Saying “No” Is Hard To Do
Part One of this two-part successful parenting series was a horror story about one of the worst behaved kids I have ever met. Not all cases are like that, in fact most are not. At the end of last week’s story I stated that children need to hear the word “No.
Children need boundaries. I know most of you are thinking “well my child hates to hear no and acts out even more” and that very well may be true. I know how exhausting it can be to deal with that reaction. No, I do not have kids of my own and I will never pretend to know how it feels to take care of a child full-time. However, I did spend a year working for a non-profit ministry in one of the most dangerous neighborhoods in Phoenix, Arizona. My job was to start a tutoring program for a small group for girls, and to be their camp counselor during the summer.
A Special Group of Girls
I will tell you that this position was probably the most challenging but most rewarding job I have ever had. Most people say that when they talk about non-profit work and it sounds nice. But I am not going to sugar coat it for you. My interactions with these girls began with them avoiding me like the plague.
When they saw that I was still going to be there they began to come around and actually attend the events that I planned but they resisted my guidance and instruction in every possible way. There was a power struggle between these 10 girls and I for almost 10 months. And it was exhausting, frustrating and yes, I thought about giving up.
Who was I to these girls? They grew up in gang-ridden neighborhoods, most had parents and siblings in prison and all of their lives had been touched by violence and death. Then in walks a blond ASU graduate who offers to lead them and care for them.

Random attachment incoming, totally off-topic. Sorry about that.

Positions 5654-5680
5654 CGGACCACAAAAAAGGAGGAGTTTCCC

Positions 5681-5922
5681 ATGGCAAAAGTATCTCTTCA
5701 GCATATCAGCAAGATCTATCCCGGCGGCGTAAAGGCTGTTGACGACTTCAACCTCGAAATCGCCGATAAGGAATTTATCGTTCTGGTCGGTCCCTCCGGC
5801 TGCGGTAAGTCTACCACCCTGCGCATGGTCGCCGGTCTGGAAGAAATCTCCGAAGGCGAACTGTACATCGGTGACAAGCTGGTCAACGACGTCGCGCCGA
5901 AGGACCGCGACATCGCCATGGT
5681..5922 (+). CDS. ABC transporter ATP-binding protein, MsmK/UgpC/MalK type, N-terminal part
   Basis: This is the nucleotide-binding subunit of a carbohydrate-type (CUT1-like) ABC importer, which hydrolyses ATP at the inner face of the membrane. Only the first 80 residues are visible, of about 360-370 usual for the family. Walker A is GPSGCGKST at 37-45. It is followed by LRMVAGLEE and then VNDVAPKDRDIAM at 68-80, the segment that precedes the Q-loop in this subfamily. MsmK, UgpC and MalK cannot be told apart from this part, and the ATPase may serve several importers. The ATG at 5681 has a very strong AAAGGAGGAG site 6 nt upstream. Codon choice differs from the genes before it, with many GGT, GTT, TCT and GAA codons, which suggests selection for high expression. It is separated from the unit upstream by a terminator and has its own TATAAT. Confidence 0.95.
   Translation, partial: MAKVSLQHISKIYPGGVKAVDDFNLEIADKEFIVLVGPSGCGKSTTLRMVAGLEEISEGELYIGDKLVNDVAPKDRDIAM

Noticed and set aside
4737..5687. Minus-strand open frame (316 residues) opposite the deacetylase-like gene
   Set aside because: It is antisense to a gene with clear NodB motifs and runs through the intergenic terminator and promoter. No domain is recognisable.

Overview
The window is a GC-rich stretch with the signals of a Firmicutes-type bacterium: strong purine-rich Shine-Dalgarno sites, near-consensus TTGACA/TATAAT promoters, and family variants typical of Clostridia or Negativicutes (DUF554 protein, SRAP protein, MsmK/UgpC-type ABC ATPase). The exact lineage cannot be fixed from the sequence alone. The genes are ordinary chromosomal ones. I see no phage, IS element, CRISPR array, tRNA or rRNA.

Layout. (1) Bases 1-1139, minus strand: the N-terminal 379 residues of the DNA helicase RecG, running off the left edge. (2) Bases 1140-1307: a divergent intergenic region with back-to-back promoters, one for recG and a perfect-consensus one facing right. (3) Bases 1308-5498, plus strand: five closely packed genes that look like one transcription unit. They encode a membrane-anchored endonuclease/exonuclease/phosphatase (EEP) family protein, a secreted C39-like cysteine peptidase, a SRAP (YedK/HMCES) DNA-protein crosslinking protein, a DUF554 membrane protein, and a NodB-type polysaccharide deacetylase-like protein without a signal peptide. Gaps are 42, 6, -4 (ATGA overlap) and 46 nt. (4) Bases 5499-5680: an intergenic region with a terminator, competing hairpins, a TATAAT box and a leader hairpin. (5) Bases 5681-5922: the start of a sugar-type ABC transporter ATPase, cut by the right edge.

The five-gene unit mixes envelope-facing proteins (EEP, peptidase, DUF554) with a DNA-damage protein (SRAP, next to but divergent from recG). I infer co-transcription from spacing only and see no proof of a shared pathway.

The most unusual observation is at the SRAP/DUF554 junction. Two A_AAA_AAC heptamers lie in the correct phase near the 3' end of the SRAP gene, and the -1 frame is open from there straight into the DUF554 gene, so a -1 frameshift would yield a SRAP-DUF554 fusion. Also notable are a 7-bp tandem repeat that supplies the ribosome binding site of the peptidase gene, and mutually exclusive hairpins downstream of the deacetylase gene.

What on earth could I give them? After persisting for many months, I wore them down little by little. They began to like me even if they still refused to follow my directions. I wish I could tell you that it took only a couple of times of me giving them good advice and showing them that I cared for it to sink in but that would be a lie. They had seen adults come and go like a revolving door. They had seen lots of people who claimed to care about them but did not.
No, they were not going to let me in that easy.
Boundaries, Finally They Clicked
It took until the last camp I took them on for it to click. That is an entire year of being strict and setting boundaries and having them challenge and push every one for my reaction. But I did not waiver. The last straw was the silliest thing. So silly, I could not make this up.
I told the girls to eat breakfast but they refused because it “looked funny.” We were going to hike a mountain that morning and I knew that they would not make it up if they did not eat. I pushed it and they refused. It was a stand-off. Finally, I realized they needed to see the consequences.
Sure enough about half way up, two of the girls felt faint. I went to sit with them and said, “This is why I told you to eat.” They honestly looked at me in shock. They told me they thought I was just trying to tell them what to do.
It was in that moment that it clicked for them. Everything I had ever told them was because I cared about them. We hugged it out and they went back down to camp. From then on, and to this day, they know how much I love them. They even started calling me “Mom” which of course, felt amazing.
It Is The Loving Thing To Do
So what can you take from this story?
Yes, setting boundaries is hard and yes, you will probably get push back. It might last a day or a year and it is exhausting. But when you see that look in your child’s eye when they realize your boundaries show your love for them – you can not beat that. It is so incredibly worth it.
Boundaries make children feel loved, safe and cared for. So when you are getting tired and want to give in, just remember that you are showing love to your children and they will look back in years to come and see it.
Alexis Ali is a freelance writer who lives in New York. She is the author of our first short story series, “The Unfortunate Life of An Interesting Women.”